Shark expert: Bites were likely not 'attacks'
SOUTHEASTERN, NC (WECT) - Many people are calling Sunday's shark bite incidents in Oak Island attacks. However, shark experts claim that's not exactly the case.
Paul Barrington of the North Carolina Aquarium at Fort Fisher said the two shark bites incidents that injured a 12-year-old girl and a 16-year-old boy are more than likely examples of the shark mistaking the kids for fish.
"People are in their realm. They're swimming around, they're enjoying themselves in the water but they're also creating sound waves similar to aggregation of large food fish that the sharks are normally feeding on," Barrington noted.
He said the fact that the shark bites happened back to back is unusual but not surprising when considering where the incidents happened.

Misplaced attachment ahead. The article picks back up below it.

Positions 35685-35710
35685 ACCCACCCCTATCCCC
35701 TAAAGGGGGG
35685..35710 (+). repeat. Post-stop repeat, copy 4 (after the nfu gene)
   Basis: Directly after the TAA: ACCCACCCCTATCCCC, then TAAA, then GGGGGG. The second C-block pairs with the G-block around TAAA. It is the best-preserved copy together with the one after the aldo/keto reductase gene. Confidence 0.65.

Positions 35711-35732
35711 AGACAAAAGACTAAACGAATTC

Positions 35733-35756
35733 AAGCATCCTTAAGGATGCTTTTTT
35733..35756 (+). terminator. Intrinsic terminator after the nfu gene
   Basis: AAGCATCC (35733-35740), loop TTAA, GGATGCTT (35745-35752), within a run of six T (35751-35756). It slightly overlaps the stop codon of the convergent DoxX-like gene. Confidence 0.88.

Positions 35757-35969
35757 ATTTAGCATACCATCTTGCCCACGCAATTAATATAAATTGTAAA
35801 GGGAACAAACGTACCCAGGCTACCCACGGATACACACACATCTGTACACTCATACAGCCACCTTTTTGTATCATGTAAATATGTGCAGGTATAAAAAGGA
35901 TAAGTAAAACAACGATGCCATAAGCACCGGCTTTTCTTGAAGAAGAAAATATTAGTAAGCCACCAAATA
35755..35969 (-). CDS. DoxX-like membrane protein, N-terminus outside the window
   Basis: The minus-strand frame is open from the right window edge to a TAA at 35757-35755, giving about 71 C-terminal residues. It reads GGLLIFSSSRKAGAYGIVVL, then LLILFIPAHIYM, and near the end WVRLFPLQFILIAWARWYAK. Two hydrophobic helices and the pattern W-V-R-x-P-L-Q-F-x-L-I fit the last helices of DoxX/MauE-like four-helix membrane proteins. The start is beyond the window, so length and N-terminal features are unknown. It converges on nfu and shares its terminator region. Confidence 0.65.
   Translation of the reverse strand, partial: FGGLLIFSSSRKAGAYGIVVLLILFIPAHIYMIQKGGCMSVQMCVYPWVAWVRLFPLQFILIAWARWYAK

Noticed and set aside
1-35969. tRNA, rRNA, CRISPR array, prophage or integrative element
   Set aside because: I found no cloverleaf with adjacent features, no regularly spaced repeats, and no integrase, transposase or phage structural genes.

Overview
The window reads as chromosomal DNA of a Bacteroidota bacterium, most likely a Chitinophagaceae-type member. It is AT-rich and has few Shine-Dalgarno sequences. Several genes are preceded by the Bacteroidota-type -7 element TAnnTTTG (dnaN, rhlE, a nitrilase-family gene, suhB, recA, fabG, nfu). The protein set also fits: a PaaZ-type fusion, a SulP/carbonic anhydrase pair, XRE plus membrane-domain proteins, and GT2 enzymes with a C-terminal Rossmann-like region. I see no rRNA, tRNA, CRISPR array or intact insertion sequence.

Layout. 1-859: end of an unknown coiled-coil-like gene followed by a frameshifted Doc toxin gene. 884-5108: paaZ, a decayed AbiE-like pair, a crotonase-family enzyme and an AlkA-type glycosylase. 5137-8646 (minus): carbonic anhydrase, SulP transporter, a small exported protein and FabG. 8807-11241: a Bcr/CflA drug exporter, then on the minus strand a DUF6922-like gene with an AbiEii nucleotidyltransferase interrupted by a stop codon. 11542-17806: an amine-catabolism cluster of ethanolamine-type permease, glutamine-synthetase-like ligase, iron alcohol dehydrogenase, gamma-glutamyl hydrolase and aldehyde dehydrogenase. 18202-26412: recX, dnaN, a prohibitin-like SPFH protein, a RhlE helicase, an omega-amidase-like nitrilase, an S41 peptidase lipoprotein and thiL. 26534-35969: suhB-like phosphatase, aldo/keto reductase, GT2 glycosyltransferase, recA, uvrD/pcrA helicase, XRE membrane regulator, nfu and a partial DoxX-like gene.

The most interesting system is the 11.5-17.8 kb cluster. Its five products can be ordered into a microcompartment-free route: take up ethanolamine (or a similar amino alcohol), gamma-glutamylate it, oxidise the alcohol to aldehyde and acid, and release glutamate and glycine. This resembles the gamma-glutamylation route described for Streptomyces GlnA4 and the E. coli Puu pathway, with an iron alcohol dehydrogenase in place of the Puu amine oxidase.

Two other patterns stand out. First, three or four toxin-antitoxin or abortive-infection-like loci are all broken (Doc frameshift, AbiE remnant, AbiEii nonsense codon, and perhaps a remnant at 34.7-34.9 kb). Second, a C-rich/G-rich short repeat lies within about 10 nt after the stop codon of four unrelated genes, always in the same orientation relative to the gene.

"It's just adjacent to probably one of the most one of the most prolific estuaries within the state of North Carolina, the Cape Fear River," Barrington explained. "The Cape Fear River is home for thousands if not millions of animals that are in the estuaries reproducing. All those animals eventually make it out the mouth of the Cape Fear River and are food items for sharks."
Barrington added since sharks do not typically prey on humans, they do not attack them. The shark expert said although people shouldn't panic over the recent events, they should be cautious.
"People should not be afraid. They should be aware, and understanding they've been in these waters far longer than we've been, and that to try to minimize all those things that could possibly attract and confuse sharks while they're enjoying the beaches in North Carolina," Barrington said.
Barrington said swimmers should try to avoid swimming in the waters at dusk and when there is a lot of bird or fish activity in the water.
He also added, if you see a shark, leave the water calmly. If you end up in a close encounter, he suggests you grab the shark's gills, punch its snout or poke its eye to get away from it.
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